?lnn?Shipping Tliem to America.
London, May 20.?England is becoming
so alarmed at the oxodus of destituto
Hebrews from Bussia, who are coming
into Great Britain, that tho movement
is termed "tho Hebrew invasion of England."
Tho Ewninj A'eun warns the
authorities that it tho movomont is not
checked there will grow up an antiHobrew
movement in England in comparison
with which the New Orleans
affair will be small. On tho other hand,
. tho manager of an institution for tho
reception of Hebrews arriving, assorts
that tho actually destitute does not oxceod
twenty per week, most of whom
1 aro shipped to Chicago, New York and
. other American cities. Reliable figures
, show 600 destitute Hebrews arecaptured
, upon their arrival here by "sweaters,"
and work for "sweating" tailors at the
> lowest possible wages, barely sufficient
[ to keep soul and body together. It is
, also shown that systematic procuration
exists in regard to the young Hebrew
1 girls, and a society has been organized
to protect them.
Ex-Queen Nntollo'i Popularity.
Buda Pest it, May 20.?Dispatches
1 from Semlin, Hungary, state that Queen
iMuniH! was receivcu mere wun great
; cntluisiasrn. Many of the leading ladies
i of Soinlin visited nor at tho hotel, preI
sontcd bouquets, welcomed her to Hungary,
and expressed their sympathy.
. No Revolution Tet.
London, May 20.?A dispatch received
from Lisbon at noon to-day does cot
mention any disorders in that city.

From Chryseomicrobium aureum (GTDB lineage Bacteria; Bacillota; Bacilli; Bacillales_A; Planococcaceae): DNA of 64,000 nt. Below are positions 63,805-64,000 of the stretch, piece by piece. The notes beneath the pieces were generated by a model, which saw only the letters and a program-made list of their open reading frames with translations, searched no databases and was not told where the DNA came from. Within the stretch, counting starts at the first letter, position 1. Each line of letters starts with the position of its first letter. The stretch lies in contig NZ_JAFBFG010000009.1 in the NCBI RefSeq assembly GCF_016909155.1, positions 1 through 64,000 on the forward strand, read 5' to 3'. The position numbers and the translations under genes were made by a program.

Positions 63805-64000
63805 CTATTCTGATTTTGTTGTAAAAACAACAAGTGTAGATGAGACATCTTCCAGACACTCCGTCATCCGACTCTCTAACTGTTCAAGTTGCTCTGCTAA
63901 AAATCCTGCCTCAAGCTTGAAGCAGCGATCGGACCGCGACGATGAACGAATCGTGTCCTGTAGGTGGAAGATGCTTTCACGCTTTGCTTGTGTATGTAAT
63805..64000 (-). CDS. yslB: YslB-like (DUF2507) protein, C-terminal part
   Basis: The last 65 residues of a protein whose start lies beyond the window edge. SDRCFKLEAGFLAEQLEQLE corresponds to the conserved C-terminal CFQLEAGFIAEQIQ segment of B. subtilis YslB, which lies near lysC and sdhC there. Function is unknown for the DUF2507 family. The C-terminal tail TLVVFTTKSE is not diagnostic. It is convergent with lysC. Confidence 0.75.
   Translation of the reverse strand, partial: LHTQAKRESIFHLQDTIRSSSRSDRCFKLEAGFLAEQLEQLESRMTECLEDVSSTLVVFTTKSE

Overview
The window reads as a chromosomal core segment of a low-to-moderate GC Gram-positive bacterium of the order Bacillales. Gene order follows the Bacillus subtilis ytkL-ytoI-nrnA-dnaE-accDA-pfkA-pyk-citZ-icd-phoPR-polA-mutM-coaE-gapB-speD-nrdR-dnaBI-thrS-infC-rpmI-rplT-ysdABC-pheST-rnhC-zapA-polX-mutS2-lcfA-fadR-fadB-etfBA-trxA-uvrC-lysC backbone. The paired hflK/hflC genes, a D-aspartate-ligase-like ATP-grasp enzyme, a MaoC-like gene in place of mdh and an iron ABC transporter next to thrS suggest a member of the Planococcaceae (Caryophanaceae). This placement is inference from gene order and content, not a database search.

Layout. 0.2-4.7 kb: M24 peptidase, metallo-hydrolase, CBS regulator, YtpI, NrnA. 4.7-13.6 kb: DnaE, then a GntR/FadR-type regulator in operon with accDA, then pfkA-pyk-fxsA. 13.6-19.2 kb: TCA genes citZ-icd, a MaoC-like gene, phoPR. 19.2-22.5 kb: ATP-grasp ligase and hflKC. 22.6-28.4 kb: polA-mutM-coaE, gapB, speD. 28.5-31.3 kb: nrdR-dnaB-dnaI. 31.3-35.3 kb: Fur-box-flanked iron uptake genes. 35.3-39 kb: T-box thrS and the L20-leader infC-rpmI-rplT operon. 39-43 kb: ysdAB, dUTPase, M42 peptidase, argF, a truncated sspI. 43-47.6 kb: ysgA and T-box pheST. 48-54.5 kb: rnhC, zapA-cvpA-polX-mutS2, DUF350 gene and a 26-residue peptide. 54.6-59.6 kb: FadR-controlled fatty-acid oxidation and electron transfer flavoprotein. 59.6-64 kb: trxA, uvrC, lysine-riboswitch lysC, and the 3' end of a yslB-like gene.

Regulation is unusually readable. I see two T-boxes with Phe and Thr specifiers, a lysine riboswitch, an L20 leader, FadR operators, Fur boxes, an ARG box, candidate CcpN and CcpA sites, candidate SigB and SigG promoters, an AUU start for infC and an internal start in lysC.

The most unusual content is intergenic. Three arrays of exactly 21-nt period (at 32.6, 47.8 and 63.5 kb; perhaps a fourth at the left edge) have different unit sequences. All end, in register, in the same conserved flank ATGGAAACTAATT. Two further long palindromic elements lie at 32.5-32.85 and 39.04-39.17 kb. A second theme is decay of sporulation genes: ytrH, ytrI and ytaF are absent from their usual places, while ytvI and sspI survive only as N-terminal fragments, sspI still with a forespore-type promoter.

Tho report circulated in tho United
States that a revolution had broken out
in Portugal is consequently not coilfirmed.
ffnlUiiff for Siberia.
London, May 20.?Thero aro 5,000
prisoners in Russia awaiting suitable
1 weathor for transportation to Siboria.
i They will be voluntarily accompanied
by their families.
I'eace for A Yenr.
Beiuin, May 20.?The Emperor yesterday
inspected the torpedo station at
Ebling. Jteplyins to an address lie said
lie could confidently hopa for peace "for
. the present, and even tor next yeltr.
Kentenced to Dentil.
Simla, May 20.?The Manipuris who
] killed Chief Commissioner Quintan by
1 thrusting spears through the body have
confessod and been sentenced to death.
V,.... .
v.. - ..
A Alan's S?cotit! JUetrotlml Ceremonies
Stopped by HU Arrctt.
New Yobt, May 20.?Josoph Hardy,
who claims to have an honorable discharge
from tlie British army, married
pretty Bertha Rova two years ago. An
hour after the ccremony his sister-inlaw,
Dora, asked him to change a $60
bill. Ho did not have anything but $50
bills himself, but said he woulastep out
to a neighboring store and get the
change. According to Miss Dora s story,
as told in the Yorkville Police Court
yesterday, he failed to return. She
said ho took with him, in addition to
her money, $450 belonging to his bride
and about $400 worth of iowclry and
Iia Tin/I nnllnptod ffftni
IUUADIO ITil'Wl UU uuu u?*<v>>v~
the wedding guests.
Hardy said tho women were jealous
and wished to get him into trouble. He
did not deny having left his bride
within on hour after thoy had been
married. He claimed, howover, to have
taken nothing with him but a profound
dislike for the family of hiB bride and
tho consciousness that ho had married
out of his sphere.
Ward detective Cuff testified that in